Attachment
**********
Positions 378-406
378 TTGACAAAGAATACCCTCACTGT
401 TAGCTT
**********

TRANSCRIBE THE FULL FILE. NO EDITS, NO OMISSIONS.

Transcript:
Positions 378-406
378 TTGACAAAGAATACCCTCACTGT
401 TAGCTT